Natalia Strelkova, 54, a corporate lawyer from Nizhny Novgorod, told The Daily Beast that the declaration had left her “utterly depressed.”

The demand for psychological help is already like a tsunami in Russia, especially among citizens with alcohol dependency: which has increased by 85 percent this year, Moscow’s Kommersant newspaper reported this week.

That is a real indicator of the atmosphere Putin has created. People no longer believe his claims that “everything is going according to the plan.” The population is stressed. The paranoia epidemic will grow even worse now that Navalny has been killed off and the Kremlin has officially declared that Russia is at war with the United States, a country with an economy more than five times its size.

When all her friends were running away from Russia at the beginning of the war, Strelkova felt “as if her world is falling apart, the best people are leaving us in this mess.” But she stayed to take care of her elderly mother who could barely walk.

Russian army progoganda

Residents walk past a military propaganda poster advertising contract service for the Russian army, installed on the side of a building August 13, 2023 in Uglovka, Russia.

Contributor/Getty

“Every time we hit the bottom harder and fall through it and now we are at war with the entire world, it seems. What else could be worse? Next will be nuclear, nobody doubts. What depresses me most is the helpless situation we have: the majority will still vote for Putin simply because they feel lost without him, despite tiny salaries, awful medical service, men dying on the front, despite the growing feeling of instability.”

Intel Warns Putin Is Prepping for a Military Clash with NATO

Analyzing data and Russian social media, a researcher at the USC Center on Communication Leadership and Policy told the Daily Beast that there were huge signs of social stress. “Our research shows that Russians are feeling increasing anxiety,” Vasily Gatov said. “After the news of mobilization last year, the amount of vodka purchased by Russians increased by four times.”

Pavel Kanygin, an investigative journalist at Novaya Gazeta, offered his theory that the declaration of war had a lot to do with the Russian army contracts: “They are trying to keep those who have already signed the contracts in order not to conduct a new mobilization.”

People protest in Russia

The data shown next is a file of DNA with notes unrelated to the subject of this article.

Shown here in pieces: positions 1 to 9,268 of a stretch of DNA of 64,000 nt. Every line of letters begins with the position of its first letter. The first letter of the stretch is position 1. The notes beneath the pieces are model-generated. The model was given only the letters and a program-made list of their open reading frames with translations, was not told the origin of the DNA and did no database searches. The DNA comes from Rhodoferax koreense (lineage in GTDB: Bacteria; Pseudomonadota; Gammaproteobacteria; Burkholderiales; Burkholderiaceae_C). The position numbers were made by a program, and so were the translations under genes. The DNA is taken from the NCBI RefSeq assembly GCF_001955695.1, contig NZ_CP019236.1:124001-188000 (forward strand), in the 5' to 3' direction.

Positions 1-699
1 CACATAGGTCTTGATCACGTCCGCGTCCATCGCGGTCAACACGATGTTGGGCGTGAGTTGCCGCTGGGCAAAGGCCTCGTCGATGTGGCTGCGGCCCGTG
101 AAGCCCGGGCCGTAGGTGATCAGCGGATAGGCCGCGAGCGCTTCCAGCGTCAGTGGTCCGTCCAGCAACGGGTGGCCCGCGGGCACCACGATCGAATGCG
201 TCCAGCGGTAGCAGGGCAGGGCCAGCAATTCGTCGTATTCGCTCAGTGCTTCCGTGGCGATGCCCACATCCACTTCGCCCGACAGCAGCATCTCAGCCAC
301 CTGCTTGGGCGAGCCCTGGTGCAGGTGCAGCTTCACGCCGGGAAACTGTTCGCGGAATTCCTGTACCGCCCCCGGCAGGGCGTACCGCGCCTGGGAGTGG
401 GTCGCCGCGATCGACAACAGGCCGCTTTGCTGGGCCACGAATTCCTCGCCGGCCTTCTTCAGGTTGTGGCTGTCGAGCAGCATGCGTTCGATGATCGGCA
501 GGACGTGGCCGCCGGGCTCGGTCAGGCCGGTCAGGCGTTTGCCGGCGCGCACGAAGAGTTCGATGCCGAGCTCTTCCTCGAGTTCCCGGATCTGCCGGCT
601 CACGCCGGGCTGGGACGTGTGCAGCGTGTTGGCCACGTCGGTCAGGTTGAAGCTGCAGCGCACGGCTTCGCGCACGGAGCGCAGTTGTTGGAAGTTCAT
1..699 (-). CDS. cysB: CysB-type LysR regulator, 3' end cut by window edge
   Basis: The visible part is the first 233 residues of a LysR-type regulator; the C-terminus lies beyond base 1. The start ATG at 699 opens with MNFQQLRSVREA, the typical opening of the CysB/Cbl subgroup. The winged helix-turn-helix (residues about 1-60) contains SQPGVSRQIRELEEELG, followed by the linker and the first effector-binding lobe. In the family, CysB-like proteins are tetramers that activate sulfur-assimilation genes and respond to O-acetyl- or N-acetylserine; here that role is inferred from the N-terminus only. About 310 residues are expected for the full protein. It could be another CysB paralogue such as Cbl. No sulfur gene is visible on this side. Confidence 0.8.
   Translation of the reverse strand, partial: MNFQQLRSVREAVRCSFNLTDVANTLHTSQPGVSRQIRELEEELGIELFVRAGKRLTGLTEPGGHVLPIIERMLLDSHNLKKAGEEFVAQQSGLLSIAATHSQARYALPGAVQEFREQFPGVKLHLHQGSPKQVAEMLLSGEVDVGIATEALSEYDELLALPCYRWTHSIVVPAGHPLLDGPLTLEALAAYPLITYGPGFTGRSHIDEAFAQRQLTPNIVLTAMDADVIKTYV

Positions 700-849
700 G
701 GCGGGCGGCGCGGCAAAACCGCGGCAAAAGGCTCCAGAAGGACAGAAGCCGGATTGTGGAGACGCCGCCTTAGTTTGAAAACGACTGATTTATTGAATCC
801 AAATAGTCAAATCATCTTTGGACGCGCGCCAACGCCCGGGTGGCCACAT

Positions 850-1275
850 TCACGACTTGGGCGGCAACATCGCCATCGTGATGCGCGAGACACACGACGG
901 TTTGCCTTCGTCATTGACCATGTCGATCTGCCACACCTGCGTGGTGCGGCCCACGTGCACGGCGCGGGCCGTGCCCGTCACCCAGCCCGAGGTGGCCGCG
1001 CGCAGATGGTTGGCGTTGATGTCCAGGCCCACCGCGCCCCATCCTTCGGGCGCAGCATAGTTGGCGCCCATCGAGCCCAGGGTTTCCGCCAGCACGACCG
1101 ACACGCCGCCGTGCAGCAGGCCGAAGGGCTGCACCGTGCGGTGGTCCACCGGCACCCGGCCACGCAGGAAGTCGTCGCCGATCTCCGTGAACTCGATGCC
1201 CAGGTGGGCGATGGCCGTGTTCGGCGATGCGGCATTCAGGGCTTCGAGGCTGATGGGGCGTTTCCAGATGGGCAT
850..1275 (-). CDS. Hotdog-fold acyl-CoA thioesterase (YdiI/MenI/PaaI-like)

Activist participate in an unsanctioned protest at Arbat Street September 21, 2022 in Moscow, Russia.

Contributor/Getty

Vasily Polonsky, an analyst in Moscow, thought it was more about domestic politics. He said it was “an attempt to explain why it still goes on, because of the upcoming elections.”

Russia will hold the presidential election next month, on March 15. There are three candidates besides Putin, who all support the war in Ukraine, so Russians who do not support the invasion have no candidate to back.

Putin picked up the theme of fighting the “collective West” on Friday—although he did not use the word war. He harked back to the Soviet-era leader Leonid Brezhnev and condemned the neocolonialism of the West. “Its aggressive manifestations are visible today in the attempts of the collective West to maintain its dominance and domination by any means, to economically subjugate other countries, deprive them of sovereignty, and impose alien values and cultural traditions. Such a policy has become a barrier to the development of all humanity.”

While Russia’s missiles continue to rain down on Ukraine and his forces launch attack after attack on the Ukrainian defensive lines, it is worth remembering how ludicrous it sounds to hear Putin attacking the aggression of the West.

“We have lost the ability to live like humans because of Putin’s aggression. We cannot go to school, they bomb us every single day,” Artur, 15, told The Daily Beast. The Kherson schoolboy lost an arm in Russia’s bombing of his town in November 2022. Two years later, the Kremlin is looking to escalate tensions not seek peace. There is no sign that the bombs will stop.

Read more at The Daily Beast.